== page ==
We’re Closer to Understanding Who Long COVID Impacts the Most Following New Studies

Long COVID is terrifying and yes, it is most certainly real. This illness can result in folks experiencing extreme fatigue, body aches, breathing problems, and memory problems, just to name a few symptoms, according to the Australian Government’s Health Direct website. Currently, there’s no cure for long COVID. Health Direct wrote, “Any person who develops long COVID should speak to their healthcare provider.”

But scientists are on the frontline of this illness and are trying to get a better understanding of it. Hopefully, the more that we know, the better we can take care of the people who get it. Moreover, researchers might have found out some important info about long COVID. Here are the facts as they stand:

If You’re Older, White, and Female, Then You’re Vulnerable 

In a study, published in Nature Communications, some scientists attempted to work out who’s most at risk of developing long COVID. They did this by analysing survey data from around 7,000 individuals that self-reported having COVID and the electronic healthcare records of 1.1 million individuals.

They used this data to determine if there were any shared characteristics between some of the folks that got long COVID. Which there were. These folks were more likely to be older, female, and/or white. They were also more likely to have poor health, poor mental health, and/or asthma.

Kirsty Short, a virologist from the University of Queensland, was impressed with this study. She told the ABC, “This study is strengthened because of the large sample and, also, that they looked at multiple data sources. So I think this study is very strong and robust.” Short also noted this study isn’t only one to put forward the idea that women are more likely to get long COVID.

However, there’s more work to be done. As one of the researchers of this study, named Ellen Thompson, wrote for The Conversation, “It will be important to understand why these links exist, which is beyond the scope of our research.” She then went on to state, “But identifying who may be at higher risk of long COVID is important, and as we continue to learn more, this could inform public health prevention and treatment strategies.”

If you want to learn more about what researchers have done in this long war against COVID, then here’s a fantastic link: As New Strains Like ‘Double Mutant’ COVID Emerge, Can One Vaccine Protect Against Them All?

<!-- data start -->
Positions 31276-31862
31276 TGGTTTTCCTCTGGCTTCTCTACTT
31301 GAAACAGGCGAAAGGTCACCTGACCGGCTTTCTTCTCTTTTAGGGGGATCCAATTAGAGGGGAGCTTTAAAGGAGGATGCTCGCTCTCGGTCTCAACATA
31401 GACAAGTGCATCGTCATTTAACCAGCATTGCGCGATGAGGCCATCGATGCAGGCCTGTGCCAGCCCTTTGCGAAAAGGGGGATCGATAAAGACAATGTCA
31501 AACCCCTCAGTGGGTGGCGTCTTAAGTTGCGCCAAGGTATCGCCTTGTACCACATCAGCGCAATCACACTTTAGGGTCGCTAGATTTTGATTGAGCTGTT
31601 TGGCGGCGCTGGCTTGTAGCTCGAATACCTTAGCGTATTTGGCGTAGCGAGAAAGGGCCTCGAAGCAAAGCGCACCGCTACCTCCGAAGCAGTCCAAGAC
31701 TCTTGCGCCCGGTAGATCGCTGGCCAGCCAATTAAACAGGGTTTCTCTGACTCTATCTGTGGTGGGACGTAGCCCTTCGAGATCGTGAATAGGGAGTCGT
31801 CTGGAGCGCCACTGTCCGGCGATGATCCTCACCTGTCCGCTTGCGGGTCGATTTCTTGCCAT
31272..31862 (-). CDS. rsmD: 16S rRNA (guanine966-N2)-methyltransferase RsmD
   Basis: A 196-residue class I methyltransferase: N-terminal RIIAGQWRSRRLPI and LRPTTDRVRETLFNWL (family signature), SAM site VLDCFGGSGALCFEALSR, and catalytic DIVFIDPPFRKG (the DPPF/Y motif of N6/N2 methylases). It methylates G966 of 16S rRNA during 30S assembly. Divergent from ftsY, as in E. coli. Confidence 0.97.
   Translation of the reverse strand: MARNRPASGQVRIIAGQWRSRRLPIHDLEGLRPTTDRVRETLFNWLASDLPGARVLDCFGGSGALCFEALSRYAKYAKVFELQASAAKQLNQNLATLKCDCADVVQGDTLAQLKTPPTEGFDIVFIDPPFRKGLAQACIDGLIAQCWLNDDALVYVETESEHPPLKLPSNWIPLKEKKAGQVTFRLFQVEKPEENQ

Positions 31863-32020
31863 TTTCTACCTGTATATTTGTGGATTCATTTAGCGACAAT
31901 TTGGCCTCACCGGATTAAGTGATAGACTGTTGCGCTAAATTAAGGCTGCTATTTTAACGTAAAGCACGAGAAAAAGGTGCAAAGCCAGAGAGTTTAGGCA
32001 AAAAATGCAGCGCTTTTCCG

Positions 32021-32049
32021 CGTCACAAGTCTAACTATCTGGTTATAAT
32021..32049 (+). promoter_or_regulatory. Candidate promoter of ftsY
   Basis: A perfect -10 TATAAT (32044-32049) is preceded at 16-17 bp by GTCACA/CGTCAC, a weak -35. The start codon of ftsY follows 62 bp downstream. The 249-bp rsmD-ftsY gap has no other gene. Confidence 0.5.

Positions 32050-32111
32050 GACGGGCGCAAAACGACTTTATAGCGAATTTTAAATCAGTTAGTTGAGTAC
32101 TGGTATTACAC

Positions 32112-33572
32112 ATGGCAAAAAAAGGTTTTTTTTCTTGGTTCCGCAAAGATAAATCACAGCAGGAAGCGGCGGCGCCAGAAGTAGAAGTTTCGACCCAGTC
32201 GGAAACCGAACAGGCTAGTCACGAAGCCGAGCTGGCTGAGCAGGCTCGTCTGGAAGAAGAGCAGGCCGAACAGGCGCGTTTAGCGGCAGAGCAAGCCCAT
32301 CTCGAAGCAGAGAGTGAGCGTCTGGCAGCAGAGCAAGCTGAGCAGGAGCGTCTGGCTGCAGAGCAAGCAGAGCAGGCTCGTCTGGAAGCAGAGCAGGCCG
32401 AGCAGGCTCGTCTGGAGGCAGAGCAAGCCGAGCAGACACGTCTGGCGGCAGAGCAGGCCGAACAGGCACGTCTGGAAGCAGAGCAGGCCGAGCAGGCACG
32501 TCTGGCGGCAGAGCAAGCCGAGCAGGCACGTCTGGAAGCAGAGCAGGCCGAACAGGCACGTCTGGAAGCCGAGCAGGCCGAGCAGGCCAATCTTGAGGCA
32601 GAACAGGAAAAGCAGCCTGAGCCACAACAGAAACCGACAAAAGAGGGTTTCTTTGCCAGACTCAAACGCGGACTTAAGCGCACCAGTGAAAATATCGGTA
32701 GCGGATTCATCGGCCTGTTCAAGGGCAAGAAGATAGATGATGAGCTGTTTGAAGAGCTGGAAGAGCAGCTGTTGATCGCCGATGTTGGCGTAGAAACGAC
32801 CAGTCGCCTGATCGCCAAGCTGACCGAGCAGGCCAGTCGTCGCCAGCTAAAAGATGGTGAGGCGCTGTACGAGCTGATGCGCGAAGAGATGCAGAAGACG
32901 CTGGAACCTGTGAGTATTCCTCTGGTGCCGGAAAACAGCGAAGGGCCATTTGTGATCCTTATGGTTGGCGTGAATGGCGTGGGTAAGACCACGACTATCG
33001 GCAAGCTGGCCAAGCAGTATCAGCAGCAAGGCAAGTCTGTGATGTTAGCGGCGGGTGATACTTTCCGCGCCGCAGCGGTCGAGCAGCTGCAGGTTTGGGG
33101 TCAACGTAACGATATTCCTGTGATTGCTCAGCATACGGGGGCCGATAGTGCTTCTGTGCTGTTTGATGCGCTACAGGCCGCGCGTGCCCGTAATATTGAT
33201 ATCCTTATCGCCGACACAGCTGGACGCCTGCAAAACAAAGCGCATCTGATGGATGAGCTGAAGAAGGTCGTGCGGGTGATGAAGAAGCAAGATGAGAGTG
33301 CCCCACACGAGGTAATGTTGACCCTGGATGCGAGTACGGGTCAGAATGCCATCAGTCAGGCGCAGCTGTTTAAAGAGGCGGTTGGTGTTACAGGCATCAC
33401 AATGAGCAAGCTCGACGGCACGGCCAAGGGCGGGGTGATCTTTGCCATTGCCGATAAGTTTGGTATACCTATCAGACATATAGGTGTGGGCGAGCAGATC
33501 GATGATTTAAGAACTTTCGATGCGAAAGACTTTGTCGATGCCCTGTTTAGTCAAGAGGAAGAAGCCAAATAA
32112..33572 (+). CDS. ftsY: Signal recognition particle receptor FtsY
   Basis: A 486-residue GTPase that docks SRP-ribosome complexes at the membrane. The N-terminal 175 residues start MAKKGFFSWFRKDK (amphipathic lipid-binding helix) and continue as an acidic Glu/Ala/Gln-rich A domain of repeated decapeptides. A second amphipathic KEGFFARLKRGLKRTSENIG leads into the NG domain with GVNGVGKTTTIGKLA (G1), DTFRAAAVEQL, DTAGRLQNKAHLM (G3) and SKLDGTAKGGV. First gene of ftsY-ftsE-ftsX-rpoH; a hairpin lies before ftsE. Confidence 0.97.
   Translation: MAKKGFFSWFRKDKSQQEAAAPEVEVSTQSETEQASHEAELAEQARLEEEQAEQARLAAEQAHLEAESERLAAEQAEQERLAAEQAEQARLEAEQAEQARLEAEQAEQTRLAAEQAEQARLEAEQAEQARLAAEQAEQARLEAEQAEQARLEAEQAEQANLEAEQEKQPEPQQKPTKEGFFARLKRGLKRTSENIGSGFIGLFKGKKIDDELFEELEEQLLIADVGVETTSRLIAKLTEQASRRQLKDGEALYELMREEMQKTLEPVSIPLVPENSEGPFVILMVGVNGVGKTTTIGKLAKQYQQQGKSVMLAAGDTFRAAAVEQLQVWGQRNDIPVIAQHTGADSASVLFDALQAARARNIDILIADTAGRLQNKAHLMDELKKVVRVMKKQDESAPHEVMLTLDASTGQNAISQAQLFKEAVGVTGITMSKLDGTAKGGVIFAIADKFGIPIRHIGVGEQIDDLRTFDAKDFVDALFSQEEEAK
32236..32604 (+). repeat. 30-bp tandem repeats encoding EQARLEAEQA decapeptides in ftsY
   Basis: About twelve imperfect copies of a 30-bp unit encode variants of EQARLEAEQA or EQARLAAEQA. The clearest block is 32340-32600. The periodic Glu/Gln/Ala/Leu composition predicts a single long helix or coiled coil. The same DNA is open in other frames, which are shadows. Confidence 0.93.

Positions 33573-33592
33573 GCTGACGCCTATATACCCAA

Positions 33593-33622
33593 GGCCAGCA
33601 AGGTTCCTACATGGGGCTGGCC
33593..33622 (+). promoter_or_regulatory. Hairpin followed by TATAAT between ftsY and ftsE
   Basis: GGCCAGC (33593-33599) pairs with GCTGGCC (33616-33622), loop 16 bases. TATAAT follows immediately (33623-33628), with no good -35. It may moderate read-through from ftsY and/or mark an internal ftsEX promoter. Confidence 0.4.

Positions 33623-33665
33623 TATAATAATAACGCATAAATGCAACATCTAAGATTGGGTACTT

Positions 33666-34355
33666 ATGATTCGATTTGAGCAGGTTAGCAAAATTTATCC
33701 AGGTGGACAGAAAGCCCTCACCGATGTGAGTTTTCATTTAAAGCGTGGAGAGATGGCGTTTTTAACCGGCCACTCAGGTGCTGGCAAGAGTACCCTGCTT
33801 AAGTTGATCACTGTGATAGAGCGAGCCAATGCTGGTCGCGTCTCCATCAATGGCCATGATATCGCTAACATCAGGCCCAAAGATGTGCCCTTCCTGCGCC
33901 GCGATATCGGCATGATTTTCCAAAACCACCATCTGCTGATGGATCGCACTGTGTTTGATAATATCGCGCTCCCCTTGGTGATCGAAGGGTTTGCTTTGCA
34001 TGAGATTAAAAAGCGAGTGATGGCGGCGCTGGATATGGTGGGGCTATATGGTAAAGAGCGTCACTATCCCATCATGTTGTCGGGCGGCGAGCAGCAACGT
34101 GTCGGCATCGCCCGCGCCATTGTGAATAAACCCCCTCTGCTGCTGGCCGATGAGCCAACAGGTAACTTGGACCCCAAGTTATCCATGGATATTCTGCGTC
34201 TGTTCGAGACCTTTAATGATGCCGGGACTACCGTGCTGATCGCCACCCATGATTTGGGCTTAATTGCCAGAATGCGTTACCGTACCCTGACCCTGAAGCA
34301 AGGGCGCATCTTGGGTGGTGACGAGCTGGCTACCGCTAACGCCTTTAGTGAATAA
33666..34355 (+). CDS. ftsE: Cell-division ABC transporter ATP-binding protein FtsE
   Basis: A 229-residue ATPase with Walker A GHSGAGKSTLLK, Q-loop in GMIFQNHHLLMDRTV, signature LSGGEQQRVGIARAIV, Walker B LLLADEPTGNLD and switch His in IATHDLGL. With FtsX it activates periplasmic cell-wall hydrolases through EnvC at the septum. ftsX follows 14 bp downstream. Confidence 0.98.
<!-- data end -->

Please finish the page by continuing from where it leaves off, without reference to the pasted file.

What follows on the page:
And here’s some additional information about what the COVID situation is like in Australia if you’re interested: What We Know About the New BA.4 and BA.5 Omicron Sub-Variants That Have Reached Australia

Long COVID Might Be Hiding In the Gut

In a study that was published on medRxiv, researchers claimed that a leak from an individual’s gut into their bloodstream resulted in higher levels of COVID spike antigens being detected in their blood. This was after this person’s initial COVID infection.

It’s worth noting that this data isn’t conclusive. As medRxiv stated on its site that they publish “preliminary reports of work that have not been certified by peer review.” This publication then goes on to state that these reports “should not be relied on to guide clinical practice or health-related behaviour and should not be reported in news media as established information.”

However, this paper should be peer-reviewed, and other scientists believe that more research on this topic needs to be done. This is because there’s a chance that COVID could be trapped in people’s guts. Ami Bhatt, an Associate Professor of Medicine and Genetics at Stanford University, even told The Guardian that this virus potentially being in the gut might result in folks getting long COVID. Bhatt said, “The question is whether or not continued presence of the virus in the gut or elsewhere may kind of tickle the immune system, and cause there to be persistent symptoms.”

Let’s hope that if COVID can get stuck in the gut, scientists can determine that this is a fact. Let’s also hope that if this happens, they find some ways to treat long COVID.

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